Youth Education Program, Norway
- December 24, 2015
- Posted by: Pincus Fund Staff
- Category: Informal Education
The Jewish community of Oslo’s project was a learning program which culminated in an educational trip to Spain in February 2013, and a visit to Eastern Europe in the winter of 2014. Study sessions and seminars prior to each trip served as preparation for it.
Participants were divided into 3 groups, each responsible for one subject area: Jewish History of Spain (or Eastern Europe), Jewish Culture of Spain (or Eastern Europe), and Politics of Spain (or Eastern Europe). All of the participants met together for 10 sessions, each extending for 3-4 hours, during the course of the year prior to the trip. Each group was responsible for conducting a learning session, lecture, or workshop on its subject area, for each of the 10 sessions.
The content of each session was comprised of five parts: (1) participants’ preparation for their presentation to the group; (2) presentation of the material prepared; (3) guest speakers; (4) a film or field trip; (5) planning for the educational trip.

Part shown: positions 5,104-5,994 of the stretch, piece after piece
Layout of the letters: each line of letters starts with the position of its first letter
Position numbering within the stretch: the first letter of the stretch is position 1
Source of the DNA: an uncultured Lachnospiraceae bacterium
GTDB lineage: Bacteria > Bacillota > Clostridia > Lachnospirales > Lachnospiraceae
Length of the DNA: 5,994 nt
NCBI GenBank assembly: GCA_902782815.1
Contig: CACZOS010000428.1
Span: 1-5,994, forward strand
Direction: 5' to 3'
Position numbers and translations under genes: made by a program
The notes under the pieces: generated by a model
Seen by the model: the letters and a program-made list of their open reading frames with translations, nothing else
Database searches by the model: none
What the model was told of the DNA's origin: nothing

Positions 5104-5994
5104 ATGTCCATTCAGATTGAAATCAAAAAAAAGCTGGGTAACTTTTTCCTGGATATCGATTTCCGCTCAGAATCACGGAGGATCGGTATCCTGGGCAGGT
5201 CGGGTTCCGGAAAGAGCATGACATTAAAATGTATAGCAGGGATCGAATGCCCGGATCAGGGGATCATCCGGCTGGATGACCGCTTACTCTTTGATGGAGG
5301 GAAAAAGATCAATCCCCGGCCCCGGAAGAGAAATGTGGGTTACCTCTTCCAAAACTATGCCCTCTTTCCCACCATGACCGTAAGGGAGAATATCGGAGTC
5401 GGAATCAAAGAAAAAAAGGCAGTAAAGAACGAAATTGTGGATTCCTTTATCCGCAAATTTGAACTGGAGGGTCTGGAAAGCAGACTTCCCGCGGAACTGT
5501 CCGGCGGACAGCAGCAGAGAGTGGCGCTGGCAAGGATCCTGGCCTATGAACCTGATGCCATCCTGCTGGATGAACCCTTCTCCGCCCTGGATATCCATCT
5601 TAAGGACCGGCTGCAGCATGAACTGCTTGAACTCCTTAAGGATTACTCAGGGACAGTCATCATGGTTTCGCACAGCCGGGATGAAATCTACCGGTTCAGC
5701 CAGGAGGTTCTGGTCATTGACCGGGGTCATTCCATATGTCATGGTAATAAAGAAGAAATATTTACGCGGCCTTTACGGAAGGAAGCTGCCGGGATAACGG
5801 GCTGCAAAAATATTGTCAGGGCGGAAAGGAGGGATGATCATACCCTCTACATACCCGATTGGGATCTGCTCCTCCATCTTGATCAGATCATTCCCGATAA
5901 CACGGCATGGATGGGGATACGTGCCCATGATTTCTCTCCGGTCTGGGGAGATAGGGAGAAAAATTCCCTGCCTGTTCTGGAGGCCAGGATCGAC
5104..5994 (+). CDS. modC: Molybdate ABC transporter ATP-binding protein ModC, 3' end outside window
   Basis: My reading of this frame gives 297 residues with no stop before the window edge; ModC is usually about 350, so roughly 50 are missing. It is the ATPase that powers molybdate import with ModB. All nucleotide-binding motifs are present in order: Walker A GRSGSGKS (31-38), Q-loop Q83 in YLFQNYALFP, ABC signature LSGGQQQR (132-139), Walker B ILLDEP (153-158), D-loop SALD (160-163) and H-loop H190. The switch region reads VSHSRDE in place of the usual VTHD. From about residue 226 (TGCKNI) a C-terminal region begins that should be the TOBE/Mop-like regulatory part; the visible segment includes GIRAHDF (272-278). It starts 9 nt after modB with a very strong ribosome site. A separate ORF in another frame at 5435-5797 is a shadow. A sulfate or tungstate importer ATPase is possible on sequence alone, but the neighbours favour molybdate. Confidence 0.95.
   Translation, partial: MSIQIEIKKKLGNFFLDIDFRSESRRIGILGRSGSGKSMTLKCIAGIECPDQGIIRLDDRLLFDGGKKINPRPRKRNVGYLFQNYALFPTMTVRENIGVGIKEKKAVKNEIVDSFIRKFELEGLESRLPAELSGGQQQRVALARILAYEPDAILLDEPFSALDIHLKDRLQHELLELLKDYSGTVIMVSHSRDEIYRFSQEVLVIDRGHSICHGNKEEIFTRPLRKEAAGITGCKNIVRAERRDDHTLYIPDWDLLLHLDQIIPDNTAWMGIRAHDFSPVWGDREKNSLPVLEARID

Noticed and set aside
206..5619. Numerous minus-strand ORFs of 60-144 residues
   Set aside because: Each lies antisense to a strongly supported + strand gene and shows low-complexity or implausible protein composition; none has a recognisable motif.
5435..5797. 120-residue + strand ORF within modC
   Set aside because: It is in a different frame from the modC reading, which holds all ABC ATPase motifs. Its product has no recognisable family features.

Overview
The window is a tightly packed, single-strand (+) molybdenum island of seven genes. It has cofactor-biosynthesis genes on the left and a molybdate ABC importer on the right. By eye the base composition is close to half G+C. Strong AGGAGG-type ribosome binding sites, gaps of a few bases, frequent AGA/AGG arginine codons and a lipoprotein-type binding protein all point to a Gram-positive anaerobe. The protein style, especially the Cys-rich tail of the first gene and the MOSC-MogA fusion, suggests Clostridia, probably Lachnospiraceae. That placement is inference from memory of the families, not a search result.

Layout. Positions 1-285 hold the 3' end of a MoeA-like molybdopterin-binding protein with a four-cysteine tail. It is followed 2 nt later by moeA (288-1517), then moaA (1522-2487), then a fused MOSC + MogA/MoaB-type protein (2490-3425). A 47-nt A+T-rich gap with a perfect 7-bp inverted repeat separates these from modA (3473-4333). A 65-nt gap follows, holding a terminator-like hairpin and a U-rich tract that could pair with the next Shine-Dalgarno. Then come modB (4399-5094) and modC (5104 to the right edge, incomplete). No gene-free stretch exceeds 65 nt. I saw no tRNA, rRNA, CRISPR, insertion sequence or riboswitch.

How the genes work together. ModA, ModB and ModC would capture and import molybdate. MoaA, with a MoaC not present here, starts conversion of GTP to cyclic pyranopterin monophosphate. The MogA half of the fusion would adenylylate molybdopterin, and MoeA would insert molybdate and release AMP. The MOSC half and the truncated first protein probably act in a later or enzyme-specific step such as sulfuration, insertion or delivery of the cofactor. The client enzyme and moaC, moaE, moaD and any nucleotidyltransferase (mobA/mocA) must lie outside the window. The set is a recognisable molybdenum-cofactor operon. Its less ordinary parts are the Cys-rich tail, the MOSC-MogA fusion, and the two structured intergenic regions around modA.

Much of the time devoted by the teenagers to preparation of presentations took place during the course of the meetings. Between sessions, 5 madrichim who work on the project as volunteers provided further help to the teenagers to prepare for their presentations. Also between sessions, participants worked in person and/or via the internet in small groups of 2 or 3, to complete tasks assigned by the madrichim. Each participant was required to take part in at least 2 meetings between the 10 plenary sessions.
Madrichim also conducted learning sessions on various topics for the entire group. Experts from an institution in Israel guided and supervised the learning of the students, and the work of the madrichim.
The project included a weekend seminar conducted at the community’s cabin. Participants also took part in 2 one-day Mini-Seminars in the community’s cabin outside Oslo. In order to participate in the trip to Spain (or Eastern Europe), students were required to attend both the weekend Seminar and the two Mini-Seminars, as well as at least 8 of the 10 preparatory sessions.
The teenagers were responsible for planning the trip to Spain (or Eastern Europe) themselves, including the route, the guiding, and logistics. After their return home, participants presented their experiences during the trip, as well as what they learned about themselves, at various community events.